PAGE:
Brittany Wayne grew up in Weston, CT and enjoyed baking with her parents from a young age. In high school, Brittany completed a year-long independent study on cake decorating, culminating in a three-tiered wedding cake. The teacher who graded the study gave Brittany a D because she didn’t believe Brittany made the cakes she brought in each month. Brittany did make the cakes. You can follow Brittany and her cake creations on Twitter, and Instagram.
For the cake:
1 ½ sticks unsalted butter, softened (plus more to grease pan)
1 ½ cups granulated sugar
2 tsp vanilla extract
2 ½ tsp baking powder
¼ tsp salt
2 ½ cups flour (plus more to dust the greased pan)
1 ¼ cup whole milk
Pink and red food coloring gel (I use Wilton)
For the frosting:
8 oz. Granulated Sugar
4 oz. Egg Whites
1.5 cups softened Butter (3 sticks)
Pinch of Salt
Pink food coloring gel (I use Wilton)
For the cake:
Preheat oven to 375°F.
Put butter in mixer and beat at medium speed until smooth. Add sugar and beat well. Add eggs and vanilla.
Mix dry ingredients in a separate bowl.
Add 1/3 of dry ingredients to butter mixture followed by ½ of the milk. Alternate adding the dry mixture and milk until all is incorporated.
Separate batter equally into three bowls and add pink gel dye to one and red dye to another and leave the third white.
Grease and flour three 9” x 13” cake pans and spread batter evenly.
Bake cakes for 12-16 minutes (check after 10 minutes to make sure it’s not burning since these are such thin cakes) until a toothpick comes out clean. If the top of the cake is wiggly, leave it in for a couple more minutes.
Let cakes cool on wire racks while you make the frosting.
(An easier alternative is to fill cupcake tins about 2/3rds of the way with layers of red, pink and white batter to create a gradient effect once baked)
For the frosting:
Put sugar, egg whites and salt in a metal bowl over a pot of simmering water and whisk until sugar has dissolved.
Pour immediately into stand mixer (or remove from heat and beat using hand mixer) and whisk until it is shiny white and stiff peaks have formed. Let cool.
Switch to the paddle attachment on your stand mixer. Add butter in small cubes (make sure the mixture is completely cool otherwise the butter will melt when added) Beat until a smooth and fluffy buttercream has formed. Refrigerate for 5-10 minutes.
Add a small amount of the pink gel to the buttercream and mix with a spatula. Careful, the gel is very concentrated, you don’t need to use a lot to get a strong color and you can always add more.
Before frosting cakes, flip each over so the “nice side” is up, not the side that was on the bottom of the cake pan.
Spread a thin layer of buttercream on top of the red cake, use a cutting board to help slide the pink layer on top of the red. Repeat and put the white layer on top. Refrigerate between two layers of parchment paper, put a cutting board with some heavy objects on top for around 10 minutes.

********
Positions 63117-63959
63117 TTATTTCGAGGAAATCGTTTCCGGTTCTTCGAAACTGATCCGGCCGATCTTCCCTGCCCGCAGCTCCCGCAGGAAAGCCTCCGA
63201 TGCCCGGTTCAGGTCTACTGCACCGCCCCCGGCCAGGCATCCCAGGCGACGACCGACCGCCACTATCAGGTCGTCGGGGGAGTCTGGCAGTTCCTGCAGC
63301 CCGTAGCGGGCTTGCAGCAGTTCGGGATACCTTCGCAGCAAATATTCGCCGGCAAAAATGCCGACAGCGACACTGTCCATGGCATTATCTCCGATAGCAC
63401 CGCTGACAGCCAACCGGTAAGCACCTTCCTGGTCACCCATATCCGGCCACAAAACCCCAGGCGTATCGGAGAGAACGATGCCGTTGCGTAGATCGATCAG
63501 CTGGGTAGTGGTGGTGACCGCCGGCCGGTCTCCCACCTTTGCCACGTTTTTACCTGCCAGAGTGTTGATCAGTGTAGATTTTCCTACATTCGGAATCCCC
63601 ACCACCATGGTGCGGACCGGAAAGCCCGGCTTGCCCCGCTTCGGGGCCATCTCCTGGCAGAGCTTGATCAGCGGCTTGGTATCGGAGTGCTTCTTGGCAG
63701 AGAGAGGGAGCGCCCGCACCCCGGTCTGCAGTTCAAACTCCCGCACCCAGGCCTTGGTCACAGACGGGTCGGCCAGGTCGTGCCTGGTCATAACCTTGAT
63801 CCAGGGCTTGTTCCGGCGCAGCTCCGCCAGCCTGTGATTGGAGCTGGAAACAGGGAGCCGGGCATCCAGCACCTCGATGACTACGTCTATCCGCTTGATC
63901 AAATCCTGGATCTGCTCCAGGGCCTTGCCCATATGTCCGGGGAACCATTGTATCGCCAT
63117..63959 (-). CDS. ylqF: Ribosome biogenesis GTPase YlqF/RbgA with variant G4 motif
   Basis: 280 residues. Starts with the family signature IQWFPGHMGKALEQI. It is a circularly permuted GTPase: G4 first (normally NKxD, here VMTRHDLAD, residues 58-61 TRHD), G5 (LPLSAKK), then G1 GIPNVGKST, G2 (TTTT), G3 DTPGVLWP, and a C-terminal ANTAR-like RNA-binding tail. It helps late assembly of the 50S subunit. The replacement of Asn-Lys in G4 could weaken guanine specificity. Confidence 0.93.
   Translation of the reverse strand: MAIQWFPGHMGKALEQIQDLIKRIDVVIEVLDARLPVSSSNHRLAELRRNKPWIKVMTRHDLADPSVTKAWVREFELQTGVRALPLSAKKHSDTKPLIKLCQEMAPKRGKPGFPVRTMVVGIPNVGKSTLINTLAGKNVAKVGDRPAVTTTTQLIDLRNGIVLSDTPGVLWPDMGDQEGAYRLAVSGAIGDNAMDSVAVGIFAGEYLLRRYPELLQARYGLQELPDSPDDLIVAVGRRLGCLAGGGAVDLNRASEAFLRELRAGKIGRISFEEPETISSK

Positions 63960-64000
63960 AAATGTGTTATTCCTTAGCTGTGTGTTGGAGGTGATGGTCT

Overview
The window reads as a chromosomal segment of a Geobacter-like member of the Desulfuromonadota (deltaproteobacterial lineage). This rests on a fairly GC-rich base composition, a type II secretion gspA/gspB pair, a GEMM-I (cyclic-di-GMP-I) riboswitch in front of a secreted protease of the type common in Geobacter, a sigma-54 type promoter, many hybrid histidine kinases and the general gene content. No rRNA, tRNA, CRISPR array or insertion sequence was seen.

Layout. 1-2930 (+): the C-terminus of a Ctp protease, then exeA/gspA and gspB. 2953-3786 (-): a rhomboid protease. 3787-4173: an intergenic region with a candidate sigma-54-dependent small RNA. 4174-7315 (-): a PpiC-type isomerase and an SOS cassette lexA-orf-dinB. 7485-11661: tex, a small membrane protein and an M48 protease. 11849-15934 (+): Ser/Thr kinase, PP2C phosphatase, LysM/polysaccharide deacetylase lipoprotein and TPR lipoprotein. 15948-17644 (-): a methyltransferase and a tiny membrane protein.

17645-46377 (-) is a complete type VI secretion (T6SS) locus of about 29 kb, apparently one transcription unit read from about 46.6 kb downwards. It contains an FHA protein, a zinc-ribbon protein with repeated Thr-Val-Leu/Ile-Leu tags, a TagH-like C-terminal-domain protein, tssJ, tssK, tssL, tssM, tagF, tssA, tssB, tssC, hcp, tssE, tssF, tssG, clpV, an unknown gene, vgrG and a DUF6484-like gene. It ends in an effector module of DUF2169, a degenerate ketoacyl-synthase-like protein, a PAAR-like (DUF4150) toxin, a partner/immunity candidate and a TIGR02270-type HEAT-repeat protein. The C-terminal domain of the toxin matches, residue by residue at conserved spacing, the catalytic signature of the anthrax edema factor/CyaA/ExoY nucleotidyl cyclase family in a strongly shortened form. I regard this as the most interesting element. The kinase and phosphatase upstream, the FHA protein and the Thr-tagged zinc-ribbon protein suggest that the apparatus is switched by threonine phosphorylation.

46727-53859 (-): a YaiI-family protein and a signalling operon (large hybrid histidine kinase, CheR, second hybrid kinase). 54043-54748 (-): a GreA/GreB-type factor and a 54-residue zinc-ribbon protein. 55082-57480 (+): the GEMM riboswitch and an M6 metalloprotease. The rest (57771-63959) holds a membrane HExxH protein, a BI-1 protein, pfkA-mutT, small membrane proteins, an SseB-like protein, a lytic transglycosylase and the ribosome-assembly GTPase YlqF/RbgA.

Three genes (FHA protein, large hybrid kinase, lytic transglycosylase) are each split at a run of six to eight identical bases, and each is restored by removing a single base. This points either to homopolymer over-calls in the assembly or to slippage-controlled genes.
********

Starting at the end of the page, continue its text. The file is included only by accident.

Remove from fridge and remove parchment paper. Cut off around half an inch of cake to make clean edges on all sides. Cut into two-inch squares (should make around 20 squares), cleaning the knife between cuts.
If using a piping bag, use a large star-shaped tip or you can put the frosting in a zip lock bag and cut off the end to form a tip.
While squeezing the bag, pipe frosting onto the cake in a small circular motion to create a small dollop of frosting. Top it off by inserting an unwrapped heart-shaped lollipop (or any pink or red lollipop) in the center of the cake.
Like other mainstream American holidays, Valentines Day always seem to spark a conversation on whether Jews should celebrate it or not, and if so – how? I won’t touch this debate, but if you are interested you can read Rabbi Mike Uram’s “To Send or Not to Send – Is That the Question?”
According to The Today Show’s Kathie Lee and Hoda, what most people want more than anything for V-Day is a good meal! Well, Jews are pretty good at that, so I say – why not whip up some romantic treats for your special someone.
Last year I made this unctuous Chicken Mole for my husband, and he loved it. What better way to show your love than through a rich, slow cooked chicken dish made with dark chocolate. I served the Mole with warm tortillas, and an arugula and blood orange salad.
But what about dessert, arguably the best part of a Valentines Day meal!?
I also love these S’mores Brownie Bites from Overtime Cook, which you can easily make using brownie mix, and can be pareve! S’mores also evokes sitting around a campfire or next to a cozy fire, which is pretty darn romantic to me.
Don’t feel like baking? Order your someone a sweet n salty treat from Salt of the Earth Bakery, who specializes in kosher sweets that use sea salt to bring out the flavor of their brownies, cookies and caramel.
Another easy option for dessert? A selection of chocolates from the Whole Foods chocolate counter. I particularly love their variety of chocolate covered pretzels, which is a guaranteed way into my heart!
And hey – if all else fails, a dozen roses and a can of whipped cream never hurt anyone either.